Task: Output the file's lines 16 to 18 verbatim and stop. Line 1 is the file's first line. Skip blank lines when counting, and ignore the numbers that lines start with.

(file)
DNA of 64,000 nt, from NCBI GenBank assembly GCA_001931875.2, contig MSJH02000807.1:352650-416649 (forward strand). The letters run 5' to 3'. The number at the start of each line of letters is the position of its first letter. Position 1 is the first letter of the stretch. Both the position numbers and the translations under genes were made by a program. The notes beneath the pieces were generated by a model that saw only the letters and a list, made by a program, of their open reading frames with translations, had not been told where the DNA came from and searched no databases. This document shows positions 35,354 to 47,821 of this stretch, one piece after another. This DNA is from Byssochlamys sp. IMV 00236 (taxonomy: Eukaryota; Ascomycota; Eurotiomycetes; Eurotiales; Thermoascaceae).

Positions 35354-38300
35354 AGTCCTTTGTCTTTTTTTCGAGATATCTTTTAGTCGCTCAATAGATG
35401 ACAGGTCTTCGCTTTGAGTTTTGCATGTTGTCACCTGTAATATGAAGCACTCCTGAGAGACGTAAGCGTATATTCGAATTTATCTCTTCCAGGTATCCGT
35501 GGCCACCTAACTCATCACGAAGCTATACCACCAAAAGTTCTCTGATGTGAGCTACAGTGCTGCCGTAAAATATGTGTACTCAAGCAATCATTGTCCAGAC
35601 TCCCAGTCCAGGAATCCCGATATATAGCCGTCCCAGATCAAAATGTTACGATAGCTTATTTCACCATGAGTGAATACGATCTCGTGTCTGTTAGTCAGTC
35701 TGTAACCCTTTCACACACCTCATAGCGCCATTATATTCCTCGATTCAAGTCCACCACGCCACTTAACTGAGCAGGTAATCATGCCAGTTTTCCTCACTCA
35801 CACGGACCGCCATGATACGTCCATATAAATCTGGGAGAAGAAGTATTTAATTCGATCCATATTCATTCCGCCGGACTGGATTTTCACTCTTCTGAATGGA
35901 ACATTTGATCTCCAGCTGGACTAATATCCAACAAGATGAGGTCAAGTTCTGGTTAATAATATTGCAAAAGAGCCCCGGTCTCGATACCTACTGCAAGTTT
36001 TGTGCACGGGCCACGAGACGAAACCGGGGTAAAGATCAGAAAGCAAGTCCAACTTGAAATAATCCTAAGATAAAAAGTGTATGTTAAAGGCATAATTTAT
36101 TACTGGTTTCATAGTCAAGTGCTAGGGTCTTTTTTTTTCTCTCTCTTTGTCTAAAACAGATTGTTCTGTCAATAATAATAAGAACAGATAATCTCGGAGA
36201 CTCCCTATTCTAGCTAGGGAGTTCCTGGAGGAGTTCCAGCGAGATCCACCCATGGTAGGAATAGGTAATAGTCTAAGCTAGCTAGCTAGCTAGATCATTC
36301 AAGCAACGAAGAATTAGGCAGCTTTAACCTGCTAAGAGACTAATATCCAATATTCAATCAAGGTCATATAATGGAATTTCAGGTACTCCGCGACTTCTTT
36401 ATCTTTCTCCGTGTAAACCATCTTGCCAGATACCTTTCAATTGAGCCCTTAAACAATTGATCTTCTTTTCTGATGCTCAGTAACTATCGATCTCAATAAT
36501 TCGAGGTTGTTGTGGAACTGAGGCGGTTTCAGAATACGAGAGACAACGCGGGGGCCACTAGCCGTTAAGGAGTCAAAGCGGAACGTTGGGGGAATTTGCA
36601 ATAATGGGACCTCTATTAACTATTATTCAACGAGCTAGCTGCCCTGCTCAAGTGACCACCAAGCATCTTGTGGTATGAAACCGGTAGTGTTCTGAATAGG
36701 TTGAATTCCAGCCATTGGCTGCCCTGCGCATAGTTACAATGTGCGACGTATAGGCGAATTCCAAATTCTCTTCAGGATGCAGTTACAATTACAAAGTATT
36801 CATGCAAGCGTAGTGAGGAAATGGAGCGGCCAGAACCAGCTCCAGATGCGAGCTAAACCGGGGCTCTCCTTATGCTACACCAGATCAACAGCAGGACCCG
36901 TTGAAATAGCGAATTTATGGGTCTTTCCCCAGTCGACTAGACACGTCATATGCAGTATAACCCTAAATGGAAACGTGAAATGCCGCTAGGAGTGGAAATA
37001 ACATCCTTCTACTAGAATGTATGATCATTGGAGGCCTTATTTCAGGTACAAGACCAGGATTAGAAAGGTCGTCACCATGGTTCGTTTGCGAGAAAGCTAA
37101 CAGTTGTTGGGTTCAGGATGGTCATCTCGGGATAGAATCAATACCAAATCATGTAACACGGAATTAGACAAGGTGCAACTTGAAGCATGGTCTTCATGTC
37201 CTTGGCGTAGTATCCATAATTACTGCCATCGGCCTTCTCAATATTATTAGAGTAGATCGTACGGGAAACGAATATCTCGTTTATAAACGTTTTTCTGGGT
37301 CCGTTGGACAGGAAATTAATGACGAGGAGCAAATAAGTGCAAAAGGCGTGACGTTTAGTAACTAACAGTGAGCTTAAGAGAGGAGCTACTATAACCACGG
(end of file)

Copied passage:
36601 ATAATGGGACCTCTATTAACTATTATTCAACGAGCTAGCTGCCCTGCTCAAGTGACCACCAAGCATCTTGTGGTATGAAACCGGTAGTGTTCTGAATAGG
36701 TTGAATTCCAGCCATTGGCTGCCCTGCGCATAGTTACAATGTGCGACGTATAGGCGAATTCCAAATTCTCTTCAGGATGCAGTTACAATTACAAAGTATT
36801 CATGCAAGCGTAGTGAGGAAATGGAGCGGCCAGAACCAGCTCCAGATGCGAGCTAAACCGGGGCTCTCCTTATGCTACACCAGATCAACAGCAGGACCCG